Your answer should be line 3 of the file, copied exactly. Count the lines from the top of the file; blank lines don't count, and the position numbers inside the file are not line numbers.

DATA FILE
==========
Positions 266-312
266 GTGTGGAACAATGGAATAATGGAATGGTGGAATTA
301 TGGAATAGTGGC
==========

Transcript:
301 TGGAATAGTGGC